Gov.-elect Asa Hutchinson made plenty of news in a pre-session Q&A with reporters at the state capitol on Tuesday. Saying he wanted a “quick start” to his legislative agenda, Hutchinson touched on issues ranging from tax cuts to prison overcrowding to health care reform and education.
"I hope to accomplish the agenda I campaigned on," Hutchinson told reporters at a capitol forum sponsored by the Associated Press Managing Editors.
Hutchinson also discussed at length his positions on the state lottery, highway funding, and ethics and elections reforms.
The Governor-elect said he wanted to pass his $100 million middle-class tax cut plan early in the session. He said he didn’t think the cost impact would undercut the state budget, but he did say that some forthcoming tax cuts “may be on the table for discussion or delay.”
He also said his income tax cut proposal was not “draconian.” He did not envision a scenario where the cuts would undermine the state budget like Kansas officials experienced last year.
“You can’t compare what they did in Kansas with what I want to do here in Arkansas,” said Hutchinson. “We can handle it with our growth in our normal budget.”
Hutchinson spent a large bulk of his hour with reporters discussing prison concerns. The state is dealing with major prison overcrowding and Hutchinson said that it was a budget problem and societal problem to address.
His preliminary inquiries show that the state prison population is currently around 17,800, about 3,500 over capacity. Another 2,100 prisoners are backed up in county jails. Hutchinson said about 90% of those in state prison are previous offenders and 10% are new offenders. Pledging more money for parole programs, he said another 1,000 inmates eligible for parole have no housing options if they are released.
“You’re incarcerating repeat, repeat offenders,” said Hutchinson, noting that providing better re-entry programs and changing the behavior of parolees has to be a big priority. He said he wants to heighten discussions with faith-based organizations and nonprofits to improve re-entry program options.
“That’s where you have to change behaviors and break that cycle,” Hutchinson said. “That is my objective in criminal justice reforms.”
Declaring a $100 million new prison unlikely, Hutchinson said he’s open to housing prisoners in Louisiana as a temporary fix and he said that outsourcing prison functions to private enterprises would need to be studied carefully as the state has had poor experiences with them in the past.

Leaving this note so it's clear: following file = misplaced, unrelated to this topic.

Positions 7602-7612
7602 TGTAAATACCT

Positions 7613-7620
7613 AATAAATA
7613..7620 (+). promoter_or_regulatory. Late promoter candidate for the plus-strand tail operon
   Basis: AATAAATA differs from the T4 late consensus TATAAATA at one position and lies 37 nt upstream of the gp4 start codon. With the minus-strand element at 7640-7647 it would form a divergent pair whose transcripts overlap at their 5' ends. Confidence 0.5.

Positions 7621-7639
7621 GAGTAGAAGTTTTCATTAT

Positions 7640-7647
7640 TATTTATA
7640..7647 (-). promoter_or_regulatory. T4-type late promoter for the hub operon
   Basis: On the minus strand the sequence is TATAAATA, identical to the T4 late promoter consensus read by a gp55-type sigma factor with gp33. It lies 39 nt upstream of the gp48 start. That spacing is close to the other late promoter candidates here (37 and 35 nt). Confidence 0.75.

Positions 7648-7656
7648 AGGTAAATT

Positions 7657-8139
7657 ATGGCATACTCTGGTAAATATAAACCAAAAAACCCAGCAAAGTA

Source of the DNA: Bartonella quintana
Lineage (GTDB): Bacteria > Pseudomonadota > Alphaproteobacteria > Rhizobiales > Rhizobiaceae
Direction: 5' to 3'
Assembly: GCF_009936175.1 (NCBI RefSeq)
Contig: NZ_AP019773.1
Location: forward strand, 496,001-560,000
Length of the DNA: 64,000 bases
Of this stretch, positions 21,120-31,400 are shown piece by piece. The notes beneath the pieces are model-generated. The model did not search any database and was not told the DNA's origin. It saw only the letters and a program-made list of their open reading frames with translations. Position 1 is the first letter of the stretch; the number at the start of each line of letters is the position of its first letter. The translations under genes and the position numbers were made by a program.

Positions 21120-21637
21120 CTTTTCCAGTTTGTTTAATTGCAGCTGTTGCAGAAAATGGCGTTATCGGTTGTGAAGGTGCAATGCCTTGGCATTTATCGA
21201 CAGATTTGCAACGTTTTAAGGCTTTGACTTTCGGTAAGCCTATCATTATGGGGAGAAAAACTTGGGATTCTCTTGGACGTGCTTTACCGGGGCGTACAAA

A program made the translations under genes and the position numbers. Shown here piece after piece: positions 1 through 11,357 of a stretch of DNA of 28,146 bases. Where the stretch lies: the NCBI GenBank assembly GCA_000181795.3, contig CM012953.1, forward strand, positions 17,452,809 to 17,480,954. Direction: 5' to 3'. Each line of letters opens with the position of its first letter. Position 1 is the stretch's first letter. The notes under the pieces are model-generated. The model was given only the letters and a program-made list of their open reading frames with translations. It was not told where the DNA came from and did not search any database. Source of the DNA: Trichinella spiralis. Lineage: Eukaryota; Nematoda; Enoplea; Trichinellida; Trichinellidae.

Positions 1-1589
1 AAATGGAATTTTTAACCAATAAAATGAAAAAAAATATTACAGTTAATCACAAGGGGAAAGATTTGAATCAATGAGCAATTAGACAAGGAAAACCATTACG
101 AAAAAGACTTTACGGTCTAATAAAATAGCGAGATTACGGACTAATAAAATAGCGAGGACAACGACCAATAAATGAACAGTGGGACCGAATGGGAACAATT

On the education front, Hutchinson said he hoped to move quickly on his computer coding initiative that was a centerpiece of his gubernatorial campaign.
On the issue of Common Core, he said he would convene a task force to study the controversial initiative. Hutchinson said his task force would include teachers, educators and parents. He also said he would support a new examination of the 350-student threshold for school consolidation, an outcome of the historic Lake View decision.
The Governor-elect said there should be factors that would contribute to a waiver on the student number threshold such as academically and financially sound schools where consolidation could create long bus rides for students. Stopping short of specifics, Hutchinson generalized that there should be factors in a review or repeal of school consolidation.
HEALTH CARE, LOTTERY, ETHICS, ROADS
The private option and other health care reforms will be front-and-center in the 90th General Assembly. Hutchinson has said previously he would wait until late January to make his positions known on the PO and other efforts.
At Tuesday’s Q&A, Hutchinson said he would make a major speech on health care reform that would outline his positions on these items.
“Legislators want to see a bigger picture of not just the private option, but healthcare reform and the long-term impact,” he said.
Hutchinson is supportive of legislative efforts to change the Arkansas Scholarship Lottery. While he said the lottery would operate better in the executive branch of government, he said he thinks the Department of Finance and Administration might be a “better fit” than the Department of Higher Education, where legislators are considering placing the lottery’s staff.
The Governor-elect also said he hoped there would be significant efforts made on ethics and election reforms.
“I think there’s a need for election reform and a broader discussion about ethics reform,” he said. Claiming he wants “bipartisan solutions,” Hutchinson said he supports online filing for statewide candidates and raising individual limits on campaign contributions, which are currently $2,000 per person per election.
Hutchinson didn’t specify how much he hoped individual contributions would be raised, but he expressed concern about outside group spending, which aren’t subject to as many disclosure rules.
Hutchinson said he would not propose a highway funding plan in the regular session, citing a need for a consensus between economic developers, higher education and the highway industry.